One of the oldest customs in Germany, especially in the Rhineland is Mardi Gras, also known as "Karneval", dating back to the middle ages. The word "Carneval" actually is composed of two latin words "Carnis" (meat) and "vale" (farewell) and therefore literally translated applies only to the day before Ash Wednesday, when people would be allowed to eat meat before fasting for the lenten season. 

The Mardi Gras season itself comprises the time between Christmas and Lent, a period of time when there was not too much work to be done on the farms and urban business communities and therefore presented a good opportunity for feasting celebration. Karneval became the time of the year when people took life more lightly and were allowed to ridicule their local authorities in a joking way, and to criticize politics and other questionable government practices.

Each season a mock prince and princess were elected to rule their section of the country, being assisted by the Council of Eleven Jesters, representing the counterpart of the ministers of the country.

To carry this tradition and to keep this custom alive the Mardi Gras Society of Milwaukee (Rheinischer Verein “Grün-Weiss”) was founded in 1964. A Prince and Princess were crowned ever since, this years royal couple being the 44th in this club’s history. The club is dedicated to the culture and heritage of their forefathers, and until 1964, when this club was founded, the custom of Mardi Gras was relatively unknown in Milwaukee. The founding members came from Rhineland of Germany, and grew up with this well liked custom which was celebrated in and around Cologne, Düsseldorf, and other cities along the Rhine River.

Even though the official Mardi Gras time starts around Christmas and ends Shrove Tuesday, the day before Ash Wednesday, certain highlights begin before, such as the coronation of a Prince and Princess, usually the first weekend after the 11th of November of each year. The crowning of the royal couple is one of the most colorful gala affairs in the German Mardi Gras tradition, where pageantry and tradition will always be in the foreground, where the guests are impressed with the colorful uniforms, the elegantly dressed Court of Honor, and all the pomp and splendor displayed.

The first elected president of the Mardi Gras was Mr. Joseph Dorp, who grew up in Cologne, the largest city in the Rhineland. So were Mr. and Mrs. Günther Nagel, who were coronated as the first royal couple. They came from Düsseldorf, another stronghold of the Mardi Gras or Karneval custom.

Others followed and by the end of 2003, thirty-nine royal couples had been crowned by Fest President Reinhold Ellerman, who celebrated his 39th coronation anniversary in November of 2003. This year we will be crowning our 45th royal couple.

Even though Mardi Gras in Milwaukee is not celebrated with the enormous pomp, ceremony and splendor displayed in cities like Cologne and Düsseldorf, we are known for celebrating this custom with an enthusiasm, which comes from the heart, even surprising visitors from Germany, who have come to Milwaukee to participate in the festivities. The first club house of the society was the former "Steuben Lounge" on North Avenue. Next stop was the "Brewers Chalet" on Good Hope Road, followed by the "White Coach Inn" in Thiensville, a northern suburb of Milwaukee. The final move was made in 1997 to the "Bavarian Inn", where monthly meetings and some of the smaller Mardi Gras celebrations and festivities are being held.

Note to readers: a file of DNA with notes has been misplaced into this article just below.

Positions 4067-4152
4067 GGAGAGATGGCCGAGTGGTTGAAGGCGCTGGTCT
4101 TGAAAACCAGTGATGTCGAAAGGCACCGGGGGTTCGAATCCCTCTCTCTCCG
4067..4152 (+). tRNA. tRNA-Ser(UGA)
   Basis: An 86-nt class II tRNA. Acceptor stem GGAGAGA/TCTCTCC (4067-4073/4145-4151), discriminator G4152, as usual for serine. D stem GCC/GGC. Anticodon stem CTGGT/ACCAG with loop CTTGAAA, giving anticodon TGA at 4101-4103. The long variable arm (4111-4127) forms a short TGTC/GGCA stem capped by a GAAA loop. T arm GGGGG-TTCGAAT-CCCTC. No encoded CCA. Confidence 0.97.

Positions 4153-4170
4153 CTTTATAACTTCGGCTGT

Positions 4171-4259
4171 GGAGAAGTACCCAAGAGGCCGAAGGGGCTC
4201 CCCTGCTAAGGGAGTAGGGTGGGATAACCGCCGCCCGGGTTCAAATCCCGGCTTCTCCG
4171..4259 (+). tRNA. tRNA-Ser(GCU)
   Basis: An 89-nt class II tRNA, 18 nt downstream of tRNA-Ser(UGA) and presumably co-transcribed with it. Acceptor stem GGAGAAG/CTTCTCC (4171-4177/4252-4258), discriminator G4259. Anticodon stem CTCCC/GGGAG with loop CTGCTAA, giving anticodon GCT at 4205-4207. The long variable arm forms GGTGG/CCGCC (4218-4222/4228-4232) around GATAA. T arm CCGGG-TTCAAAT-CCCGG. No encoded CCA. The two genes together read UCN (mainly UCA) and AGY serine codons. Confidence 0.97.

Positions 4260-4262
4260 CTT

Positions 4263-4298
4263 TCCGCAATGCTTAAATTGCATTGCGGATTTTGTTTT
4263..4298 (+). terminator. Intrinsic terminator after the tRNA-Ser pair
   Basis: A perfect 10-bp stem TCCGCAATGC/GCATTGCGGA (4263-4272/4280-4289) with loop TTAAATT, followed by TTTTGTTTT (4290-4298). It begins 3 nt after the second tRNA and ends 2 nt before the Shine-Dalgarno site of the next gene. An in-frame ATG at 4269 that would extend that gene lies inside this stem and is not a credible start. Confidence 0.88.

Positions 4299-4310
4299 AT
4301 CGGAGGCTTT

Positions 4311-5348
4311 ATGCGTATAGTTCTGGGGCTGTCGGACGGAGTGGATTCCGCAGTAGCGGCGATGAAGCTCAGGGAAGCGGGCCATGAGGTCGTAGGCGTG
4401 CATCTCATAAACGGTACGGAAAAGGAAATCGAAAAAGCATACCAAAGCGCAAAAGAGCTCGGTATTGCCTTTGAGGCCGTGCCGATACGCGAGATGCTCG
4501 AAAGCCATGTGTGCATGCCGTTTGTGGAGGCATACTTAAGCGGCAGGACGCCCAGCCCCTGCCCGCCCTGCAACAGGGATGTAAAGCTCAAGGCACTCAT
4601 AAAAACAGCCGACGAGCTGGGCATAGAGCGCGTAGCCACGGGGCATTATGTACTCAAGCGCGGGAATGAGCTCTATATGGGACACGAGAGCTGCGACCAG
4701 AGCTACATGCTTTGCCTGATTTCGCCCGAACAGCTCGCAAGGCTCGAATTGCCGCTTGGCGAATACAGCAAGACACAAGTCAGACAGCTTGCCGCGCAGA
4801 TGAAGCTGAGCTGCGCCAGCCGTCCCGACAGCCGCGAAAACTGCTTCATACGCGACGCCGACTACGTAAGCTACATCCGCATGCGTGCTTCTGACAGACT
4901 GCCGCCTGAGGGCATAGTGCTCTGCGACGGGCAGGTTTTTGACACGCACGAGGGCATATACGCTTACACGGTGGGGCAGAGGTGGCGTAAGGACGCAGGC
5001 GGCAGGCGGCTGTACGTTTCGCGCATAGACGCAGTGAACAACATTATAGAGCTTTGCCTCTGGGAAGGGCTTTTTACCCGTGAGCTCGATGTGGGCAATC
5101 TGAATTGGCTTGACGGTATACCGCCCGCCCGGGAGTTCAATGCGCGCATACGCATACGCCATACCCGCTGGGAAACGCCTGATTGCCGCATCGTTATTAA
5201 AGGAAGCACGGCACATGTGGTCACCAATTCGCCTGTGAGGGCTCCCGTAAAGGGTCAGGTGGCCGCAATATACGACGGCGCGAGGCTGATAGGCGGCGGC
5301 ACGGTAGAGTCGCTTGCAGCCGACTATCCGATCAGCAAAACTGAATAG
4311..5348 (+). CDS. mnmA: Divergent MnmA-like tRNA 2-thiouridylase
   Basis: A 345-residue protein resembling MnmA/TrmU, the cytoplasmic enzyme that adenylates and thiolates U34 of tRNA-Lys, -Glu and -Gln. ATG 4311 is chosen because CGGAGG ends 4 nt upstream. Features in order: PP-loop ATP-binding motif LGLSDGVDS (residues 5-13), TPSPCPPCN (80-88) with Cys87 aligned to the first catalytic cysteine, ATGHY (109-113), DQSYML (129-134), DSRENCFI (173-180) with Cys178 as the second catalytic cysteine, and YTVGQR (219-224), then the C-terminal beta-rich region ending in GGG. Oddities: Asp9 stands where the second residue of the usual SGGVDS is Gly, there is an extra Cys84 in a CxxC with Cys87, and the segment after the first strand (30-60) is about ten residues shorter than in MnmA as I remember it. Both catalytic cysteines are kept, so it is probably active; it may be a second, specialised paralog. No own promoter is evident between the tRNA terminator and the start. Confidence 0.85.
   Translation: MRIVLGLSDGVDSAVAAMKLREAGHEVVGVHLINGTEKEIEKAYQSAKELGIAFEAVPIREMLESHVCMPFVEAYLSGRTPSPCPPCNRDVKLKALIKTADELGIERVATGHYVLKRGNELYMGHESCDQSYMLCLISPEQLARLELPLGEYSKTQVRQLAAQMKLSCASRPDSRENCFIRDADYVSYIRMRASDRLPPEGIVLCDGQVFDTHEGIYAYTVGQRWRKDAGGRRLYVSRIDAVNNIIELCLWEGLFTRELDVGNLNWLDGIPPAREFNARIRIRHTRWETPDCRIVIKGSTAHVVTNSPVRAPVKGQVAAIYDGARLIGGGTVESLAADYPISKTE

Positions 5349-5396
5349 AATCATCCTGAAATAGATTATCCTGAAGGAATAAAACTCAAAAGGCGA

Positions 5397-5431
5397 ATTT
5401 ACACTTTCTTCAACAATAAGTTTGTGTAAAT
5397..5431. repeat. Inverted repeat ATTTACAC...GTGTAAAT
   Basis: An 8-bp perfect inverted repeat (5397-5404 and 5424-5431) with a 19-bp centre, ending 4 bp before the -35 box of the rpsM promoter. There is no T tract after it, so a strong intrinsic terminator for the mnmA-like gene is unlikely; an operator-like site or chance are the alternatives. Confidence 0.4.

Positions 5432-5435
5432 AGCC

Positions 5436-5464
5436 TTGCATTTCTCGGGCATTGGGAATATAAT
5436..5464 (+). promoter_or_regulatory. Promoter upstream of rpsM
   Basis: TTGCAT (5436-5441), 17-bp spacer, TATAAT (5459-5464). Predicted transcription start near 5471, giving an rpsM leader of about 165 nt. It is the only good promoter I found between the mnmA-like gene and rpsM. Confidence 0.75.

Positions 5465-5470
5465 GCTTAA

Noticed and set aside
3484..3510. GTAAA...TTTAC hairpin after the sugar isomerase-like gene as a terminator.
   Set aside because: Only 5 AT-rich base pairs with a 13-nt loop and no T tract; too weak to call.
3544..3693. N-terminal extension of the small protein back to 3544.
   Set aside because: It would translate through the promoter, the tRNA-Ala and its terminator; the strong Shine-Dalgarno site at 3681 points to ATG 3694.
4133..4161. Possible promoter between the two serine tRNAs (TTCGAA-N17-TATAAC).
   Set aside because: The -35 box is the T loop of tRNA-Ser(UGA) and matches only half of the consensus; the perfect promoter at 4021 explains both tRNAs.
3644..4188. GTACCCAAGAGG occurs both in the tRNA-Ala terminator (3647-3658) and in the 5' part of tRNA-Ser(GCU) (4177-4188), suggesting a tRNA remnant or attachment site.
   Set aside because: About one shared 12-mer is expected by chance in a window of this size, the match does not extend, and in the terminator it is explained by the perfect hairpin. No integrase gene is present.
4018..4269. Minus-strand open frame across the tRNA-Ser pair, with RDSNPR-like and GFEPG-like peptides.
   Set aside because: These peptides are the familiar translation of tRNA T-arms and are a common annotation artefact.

With the growing popularity of the Mardi Gras Society, it became necessary to find larger, more spacious and suitable ballrooms to hold some of the major gala affairs, especially the coronation and colorful masquerade balls, which at times attracted over 700 guests. The “Plankinton House Hotel” proved to be too small, making it necessary to move to the “Marc Plaza Hotel” (the former “Sheridan-Schröder Hotel”). The next move was made to the renowned and elegant “Pfister Hotel”, then the Wyndham Milwaukee Hotel. Now the Coronations are held at the Crowne Royal Hotel. Over the years, it became apparent to honor certain members for their outstanding and dedicated service. For this reason a special medal was created in 1971, “The Medal of Good Deed,” which is awarded only once a year to a worthy member. Over the years some members were made honorary members of the society for their contributions to the cause of Mardi Gras.

During those years, close contact has been established with other Mardi Gras societies in the United States, Canada and Germany. In 1974, the Society was made honorary member of the “Duisburger Hauptausschuss,” the umbrella organization for all Mardi Gras societies in the city. Since the founding in 1964, nine members have been elected by the membership to lead the society. They were Joseph Dorp, Günther Nagel, Horst Gründler, Erich Würtemberger, Klaus Hüppe, Helmut Schubert, Hans Lux, Klaus Fromme, Mark Semrow and since April 2010, Klaus Fromme again. The uniformed members and groups consist of a policeman, Jr. prince and princess, wine cup bearer, the high council of eleven jesters, the Prince’s honor guards, the royal couple’s personal escort, one each for the prince and princess, certainly the most important members, and the fest president. Over the years, the Mardi Gras society of Milwaukee has developed into one of the major societies among local German Clubs in Milwaukee and is largely responsible for keeping the tradition of Mardi Gras alive, and certainly has accomplished its goal.

​History of the Rheinischer Verein

Rheinischer Verein of Milwaukee